An informal carer is anyone who looks after a family member, partner or friend who needs help because of their illness, frailty, or disability and cannot cope without their support. The care they provide is unpaid. Informal carers of people who are end of life (within the last year, weeks or days of life) often experience emotional distress, which can impact on their own health and quality of life. Some carers may also experience complicated grief which can have a negative long-term effect on their mental wellbeing and social relationships. In order to avoid this, it is important that informal carers receive appropriate support.
Arts-based therapies, such as music therapy, can work on reducing risk factors such as pre-bereavement depression, anxiety and family conflict at end-of-life. Music therapy can be offered pre- and post-bereavement to support the patient and carer, the whole immediate family, or the carer only depending on need. However, despite being highly valued by patients and carers, there is very little research on the role of music therapy in improving outcomes for informal carers of people at end of life. As a result, we don’t know if current music therapy services are producing the best outcomes possible for carers, and music therapy is rarely funded as a core service in the NHS.
This programme of research aims to identify where more research is needed for supporting informal carers of people at the end of life and invite informal carers to join our Carer Advisory Group (CAG) to work with music therapists and researchers in designing music therapy support during pre-bereavement, that can be used as part of routine NHS care.
There will be three phases of the project:
Phase 1: We will search for all the existing international research on music therapy with informal carers of people at end of life to see what research questions still need to be answered.
Phase 2: We will hold a workshop with people who have had experience of bereavement, music therapists and other healthcare professionals supporting carers to identify any other key questions that need to be answered. This will help us develop a plan for research on music therapy with informal carers of people at end of life.
Phase 3: People who have experienced bereavement, music therapists, and other professionals who support carers will work together to design a music therapy intervention that is adapted to the needs of carers of patients at end-of-life, and that can be used as part of routine NHS care.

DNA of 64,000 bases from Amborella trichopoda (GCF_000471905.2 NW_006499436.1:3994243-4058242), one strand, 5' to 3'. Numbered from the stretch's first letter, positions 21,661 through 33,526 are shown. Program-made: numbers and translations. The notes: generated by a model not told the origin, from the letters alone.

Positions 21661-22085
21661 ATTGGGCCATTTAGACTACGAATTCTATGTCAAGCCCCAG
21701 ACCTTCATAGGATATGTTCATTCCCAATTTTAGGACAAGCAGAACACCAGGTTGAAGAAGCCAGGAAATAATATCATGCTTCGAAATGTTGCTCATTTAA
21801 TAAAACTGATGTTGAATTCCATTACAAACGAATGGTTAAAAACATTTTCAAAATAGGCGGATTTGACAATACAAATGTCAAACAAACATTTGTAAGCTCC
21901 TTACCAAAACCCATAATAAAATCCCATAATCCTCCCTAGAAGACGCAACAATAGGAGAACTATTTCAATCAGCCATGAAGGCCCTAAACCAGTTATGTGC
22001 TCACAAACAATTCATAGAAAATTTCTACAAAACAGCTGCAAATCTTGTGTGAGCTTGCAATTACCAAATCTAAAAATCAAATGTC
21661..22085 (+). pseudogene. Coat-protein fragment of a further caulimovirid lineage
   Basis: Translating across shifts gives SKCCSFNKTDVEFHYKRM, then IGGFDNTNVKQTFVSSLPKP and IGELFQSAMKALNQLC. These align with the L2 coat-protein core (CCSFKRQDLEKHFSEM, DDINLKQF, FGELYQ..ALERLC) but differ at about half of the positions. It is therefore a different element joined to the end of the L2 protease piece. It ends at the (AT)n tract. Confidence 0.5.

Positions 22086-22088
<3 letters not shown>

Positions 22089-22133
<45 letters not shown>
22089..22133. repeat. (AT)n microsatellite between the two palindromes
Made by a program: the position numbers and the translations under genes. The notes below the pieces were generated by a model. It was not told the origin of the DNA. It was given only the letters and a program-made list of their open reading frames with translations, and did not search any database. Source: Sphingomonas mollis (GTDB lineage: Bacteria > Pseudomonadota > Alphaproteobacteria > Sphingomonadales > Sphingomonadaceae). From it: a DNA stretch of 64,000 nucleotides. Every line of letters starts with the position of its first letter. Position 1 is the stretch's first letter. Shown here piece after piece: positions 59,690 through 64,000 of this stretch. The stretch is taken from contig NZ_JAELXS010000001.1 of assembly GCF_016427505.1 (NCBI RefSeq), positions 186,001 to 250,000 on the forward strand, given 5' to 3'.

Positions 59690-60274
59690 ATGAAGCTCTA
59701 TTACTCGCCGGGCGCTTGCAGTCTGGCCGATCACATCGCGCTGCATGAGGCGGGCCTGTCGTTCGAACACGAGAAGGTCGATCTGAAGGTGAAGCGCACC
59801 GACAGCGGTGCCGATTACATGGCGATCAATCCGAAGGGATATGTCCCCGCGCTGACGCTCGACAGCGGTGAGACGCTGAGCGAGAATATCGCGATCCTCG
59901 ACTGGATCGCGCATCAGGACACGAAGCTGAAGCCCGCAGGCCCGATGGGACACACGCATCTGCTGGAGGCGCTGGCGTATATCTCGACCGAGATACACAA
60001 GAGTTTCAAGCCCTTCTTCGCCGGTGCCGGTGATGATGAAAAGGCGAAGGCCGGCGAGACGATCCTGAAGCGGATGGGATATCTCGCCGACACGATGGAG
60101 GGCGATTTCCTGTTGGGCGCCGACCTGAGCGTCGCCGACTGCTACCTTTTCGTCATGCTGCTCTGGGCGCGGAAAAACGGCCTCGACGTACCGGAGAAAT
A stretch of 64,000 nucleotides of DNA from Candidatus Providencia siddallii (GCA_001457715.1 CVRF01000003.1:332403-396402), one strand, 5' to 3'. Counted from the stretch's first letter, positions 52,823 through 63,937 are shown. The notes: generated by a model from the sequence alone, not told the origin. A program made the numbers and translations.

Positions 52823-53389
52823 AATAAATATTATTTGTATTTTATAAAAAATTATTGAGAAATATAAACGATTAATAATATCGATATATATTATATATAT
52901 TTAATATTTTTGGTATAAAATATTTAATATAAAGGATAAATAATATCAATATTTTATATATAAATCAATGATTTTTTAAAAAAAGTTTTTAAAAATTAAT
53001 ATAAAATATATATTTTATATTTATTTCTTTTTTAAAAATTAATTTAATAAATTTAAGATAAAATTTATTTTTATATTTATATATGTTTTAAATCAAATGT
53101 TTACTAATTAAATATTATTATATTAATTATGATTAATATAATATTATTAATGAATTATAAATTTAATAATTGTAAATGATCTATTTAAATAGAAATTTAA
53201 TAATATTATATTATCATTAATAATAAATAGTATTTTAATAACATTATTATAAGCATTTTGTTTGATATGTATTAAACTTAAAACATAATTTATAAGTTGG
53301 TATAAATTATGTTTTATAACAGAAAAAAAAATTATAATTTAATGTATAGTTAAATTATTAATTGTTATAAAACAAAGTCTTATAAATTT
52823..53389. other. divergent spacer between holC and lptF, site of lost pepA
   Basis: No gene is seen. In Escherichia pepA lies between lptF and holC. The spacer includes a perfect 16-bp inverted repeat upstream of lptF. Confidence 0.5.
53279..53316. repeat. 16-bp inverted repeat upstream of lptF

All these phases of work will help us develop a funding application to test the feasibility of our co-designed music therapy intervention, with the final aim of improving outcomes for informal carers of people at end of life.
Music therapy uses sound and music as a therapeutic medium to bring about change.
Music therapists are trained musicians and qualified therapists who assess and treat adults and children with sensory, physical and learning disability, mental health problems, emotional and behavioural disturbances and neurological problems. To work in the UK they have to be registered with the Health and Care Professions Council (HCPC) and adhere to strict standards and ethical principles. […]
Music is a means of communicating between individuals.
As a therapeutic measure music can:
- be effective in reducing tension and anxiety, and challenging behaviour.
- increase self awareness, the awareness of others, and the ability to manage feelings and stress.
- encourage and promotes the development of communication and social skills, self expression, confidence and self esteem.
- promote well being, helps pain management and physical rehabilitation.
- help to meet the social, emotional, behavioural and cognitive needs of vulnerable people of all ages, contributing to the quality of life and enabling them to achieve their full potential. (The Music Therapy Charity, 2014)
Music Therapy: An Introduction
Watch this short video from the British Association for Music Therapy for an Introduction to Music Therapy in the UK (British Association for Music Therapy, 2021).
Previous research the team has conducted alongside colleagues includes the 'MusiQUAL' study, which was a pilot and feasibility trial of a music therapy intervention for patients in a hospice inpatient setting. This project was led by the School of Nursing and Midwifery, Queen's University Belfast.
If interested, you can read a number of publications from this research below:
- A randomised controlled pilot and feasibility study of music therapy for improving the quality of life of hospice inpatients
- Evaluation of the effectiveness of music therapy in improving the quality of life of palliative care patients: a randomised controlled pilot and feasibility study
- A critical realist evaluation of a music therapy intervention in palliative care
- Music therapy in UK palliative and end-of-life care: a service evaluation
- Music therapy for end-of-life care: an updated systematic review
- Music therapy for palliative care: A realist review
- From Chopin to Christina Aguilera: how music therapy helps people with a terminal illness